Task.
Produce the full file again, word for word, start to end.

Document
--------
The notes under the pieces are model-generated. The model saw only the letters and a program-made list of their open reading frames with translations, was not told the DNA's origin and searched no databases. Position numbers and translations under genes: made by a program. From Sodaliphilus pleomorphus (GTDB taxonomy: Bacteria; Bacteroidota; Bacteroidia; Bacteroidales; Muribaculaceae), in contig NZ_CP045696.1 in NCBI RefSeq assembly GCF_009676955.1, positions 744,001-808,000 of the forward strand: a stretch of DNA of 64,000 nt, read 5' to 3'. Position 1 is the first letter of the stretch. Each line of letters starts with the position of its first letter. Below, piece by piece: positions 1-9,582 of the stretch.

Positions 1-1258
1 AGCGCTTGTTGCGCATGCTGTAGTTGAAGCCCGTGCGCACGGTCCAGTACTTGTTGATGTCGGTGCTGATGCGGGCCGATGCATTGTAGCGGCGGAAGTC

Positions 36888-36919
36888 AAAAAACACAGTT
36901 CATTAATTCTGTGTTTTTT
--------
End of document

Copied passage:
The notes under the pieces are model-generated. The model saw only the letters and a program-made list of their open reading frames with translations, was not told the DNA's origin and searched no databases. Position numbers and translations under genes: made by a program. From Sodaliphilus pleomorphus (GTDB taxonomy: Bacteria; Bacteroidota; Bacteroidia; Bacteroidales; Muribaculaceae), in contig NZ_CP045696.1 in NCBI RefSeq assembly GCF_009676955.1, positions 744,001-808,000 of the forward strand: a stretch of DNA of 64,000 nt, read 5' to 3'. Position 1 is the first letter of the stretch. Each line of letters starts with the position of its first letter. Below, piece by piece: positions 1-9,582 of the stretch.

Positions 1-1258
1 AGCGCTTGTTGCGCATGCTGTAGTTGAAGCCCGTGCGCACGGTCCAGTACTTGTTGATGTCGGTGCTGATGCGGGCCGATGCATTGTAGCGGCGGAAGTC

Positions 36888-36919
36888 AAAAAACACAGTT
36901 CATTAATTCTGTGTTTTTT